9. Emeterio Luna . . . . . . . . . . . . . . . . . . . . . . . . . . .P 14,474.00
Let a writ of execution be issued immediately for the purpose.
As justification for the award of backwages, the Regional Director, in the order dated August 29, 1985, said (pp. 44-45, Rollo):
. . . However, respondents failed to reinstate them within ten (10) days from receipt of a copy of the above judgment on August 22, 1983. It was only on August 20, 1984, after a lapse of almost a year, that respondents reinstated individual complainants. From the above, it is thus clear that individual complainants were deprived of their salaries corresponding to the period from September 1983 to August 19, 1984 in view of the above violation of respondents.
Respondents' justification of their failure to reinstate individual complainants immediately upon their receipt of a copy of the judgment dated August 1, 1983 with the fact that the same had not yet become executory as they timely interposed a motion for reconsideration thereof on September 5, 1983, is not tenable. The filing of said Motion for Reconsideration did not have the effect of suspending the judgment's immediate executoriness. The reason behind this is that the period within which respondents should reinstate individual complainants to their former positions was specified in the judgment, that is, ten (10) days from their receipt of a copy thereof. If they failed to effect the reinstatement within his period, as they actually did, respondents would violate the judgment.
And even if the ten-day period within which respondent should effect reinstatement of individual complainants specified in the judgment had no effect of rendering said judgment immediately executory, said judgment was, nevertheless, made executory under Par. (b) of Item 3 of Policy Instructions No. 38 which states that "Decisions in unfair labor practice cases ordering reinstatement of unlawfully dismissed workers shall be immediately executory. It should be noted that the instant case involves the issue of unfair labor practice.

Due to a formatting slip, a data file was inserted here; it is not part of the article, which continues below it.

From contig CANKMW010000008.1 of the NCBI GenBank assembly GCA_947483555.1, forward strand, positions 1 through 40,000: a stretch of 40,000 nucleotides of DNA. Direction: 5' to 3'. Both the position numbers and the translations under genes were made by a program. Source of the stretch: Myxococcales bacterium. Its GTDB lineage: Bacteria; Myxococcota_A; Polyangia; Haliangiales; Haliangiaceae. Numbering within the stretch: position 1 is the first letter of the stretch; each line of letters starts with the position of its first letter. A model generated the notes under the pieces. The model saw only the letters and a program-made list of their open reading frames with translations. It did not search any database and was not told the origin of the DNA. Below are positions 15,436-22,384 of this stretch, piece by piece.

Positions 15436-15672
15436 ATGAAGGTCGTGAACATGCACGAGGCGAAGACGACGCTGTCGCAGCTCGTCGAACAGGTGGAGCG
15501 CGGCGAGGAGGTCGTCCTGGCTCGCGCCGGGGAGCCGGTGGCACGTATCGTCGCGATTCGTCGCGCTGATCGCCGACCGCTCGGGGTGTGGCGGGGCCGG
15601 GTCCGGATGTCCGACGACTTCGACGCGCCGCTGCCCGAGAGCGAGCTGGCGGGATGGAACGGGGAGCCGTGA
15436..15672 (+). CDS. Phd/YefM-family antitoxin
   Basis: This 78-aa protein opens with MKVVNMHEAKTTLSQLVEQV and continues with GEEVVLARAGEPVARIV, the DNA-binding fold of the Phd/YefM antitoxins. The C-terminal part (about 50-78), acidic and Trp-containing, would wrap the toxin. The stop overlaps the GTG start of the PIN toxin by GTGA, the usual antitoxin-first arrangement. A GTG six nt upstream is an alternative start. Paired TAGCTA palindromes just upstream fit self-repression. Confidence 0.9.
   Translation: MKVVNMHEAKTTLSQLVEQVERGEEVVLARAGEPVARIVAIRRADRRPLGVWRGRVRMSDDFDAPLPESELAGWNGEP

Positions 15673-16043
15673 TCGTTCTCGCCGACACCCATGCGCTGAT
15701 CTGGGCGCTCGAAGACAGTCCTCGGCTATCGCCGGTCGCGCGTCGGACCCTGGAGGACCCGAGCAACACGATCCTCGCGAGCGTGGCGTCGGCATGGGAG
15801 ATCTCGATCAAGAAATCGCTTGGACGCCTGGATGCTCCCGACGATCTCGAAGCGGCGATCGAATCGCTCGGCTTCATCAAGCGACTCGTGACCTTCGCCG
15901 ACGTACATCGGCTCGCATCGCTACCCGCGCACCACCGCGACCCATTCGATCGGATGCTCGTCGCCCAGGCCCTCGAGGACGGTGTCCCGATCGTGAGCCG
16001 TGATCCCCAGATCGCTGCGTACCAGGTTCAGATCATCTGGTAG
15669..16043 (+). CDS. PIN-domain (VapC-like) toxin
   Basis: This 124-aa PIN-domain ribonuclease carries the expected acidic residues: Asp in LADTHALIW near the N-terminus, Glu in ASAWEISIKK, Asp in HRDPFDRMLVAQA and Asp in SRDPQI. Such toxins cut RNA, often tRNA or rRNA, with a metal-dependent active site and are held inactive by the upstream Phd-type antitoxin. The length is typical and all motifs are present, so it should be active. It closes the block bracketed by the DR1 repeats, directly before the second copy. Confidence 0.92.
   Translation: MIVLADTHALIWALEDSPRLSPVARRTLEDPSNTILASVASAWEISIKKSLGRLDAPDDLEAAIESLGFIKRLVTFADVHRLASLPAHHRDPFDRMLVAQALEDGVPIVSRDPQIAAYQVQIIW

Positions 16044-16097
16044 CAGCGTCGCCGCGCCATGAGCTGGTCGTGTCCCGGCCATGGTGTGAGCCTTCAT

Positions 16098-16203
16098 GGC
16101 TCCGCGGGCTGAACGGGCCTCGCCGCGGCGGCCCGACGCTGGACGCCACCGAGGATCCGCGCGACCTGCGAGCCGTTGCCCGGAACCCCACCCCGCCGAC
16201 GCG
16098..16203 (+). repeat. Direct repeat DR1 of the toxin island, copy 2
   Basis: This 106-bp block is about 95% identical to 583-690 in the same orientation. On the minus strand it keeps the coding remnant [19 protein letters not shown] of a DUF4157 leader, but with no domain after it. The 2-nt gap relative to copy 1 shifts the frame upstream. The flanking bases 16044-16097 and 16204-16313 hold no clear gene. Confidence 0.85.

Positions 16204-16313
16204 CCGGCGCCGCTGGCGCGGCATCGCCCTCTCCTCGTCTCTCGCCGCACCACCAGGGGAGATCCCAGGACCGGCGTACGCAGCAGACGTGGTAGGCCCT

Under the circumstances, what respondents should have done was to reinstate individual complainants within the ten-day period as directed in the judgment with the reservation that should their prayer in their Motion for Reconsideration dated September 5, 1983 be granted in a final decision, they should be allowed to dismiss them immediately.
Likewise, contrary to respondents' contention, the granting of individual complainants' motion for backwages will not modify the judgment of August 1, 1983 as affirmed by the Order of April 6,1984. Conversely, the granting will bolster the above judgment as it will punish respondents for their violation thereof consisting of fairing to reinstate the individual complainants within the ten-day period as directed therein, besides giving justice to individual complainants through the payment to them of their salaries they were deprived of from September 1983 to August 20, 1984 in view of said violation of respondents.
Contrariwise, the denial of individual complainants' motion for payment of backwages will modify the judgment of August 1, 1983 as it will have the effect of abetting respondents' violation thereof consisting of failing to reinstate individual complainants within the ten-day period as directed therein.
Supercars appealed to the Minister of Labor and Employment who, on March 25, 1986, affirmed the questioned order, rationalizing as follows:
. . . It is true that the Order of this Office dated August 1, 1983 did not award backwages, but the said Order mandated the period within which to reinstate complainants. Hence, when respondents refused to reinstate the complainants as directed in the questioned Order, the right of complainants to backwages started to attach after the ten-day period stated in the said Order had prescribed without them having been reinstated. Respondents' motion for reconsideration of the disputed Order is not a justification to deprive complainants of the right to backwages for the period being claimed.
Hence, the present petition.
The main issue is whether or not private respondents are entitled to backwages computed from September 2, 1983 to August 19,1984.
The petition is impressed with merit.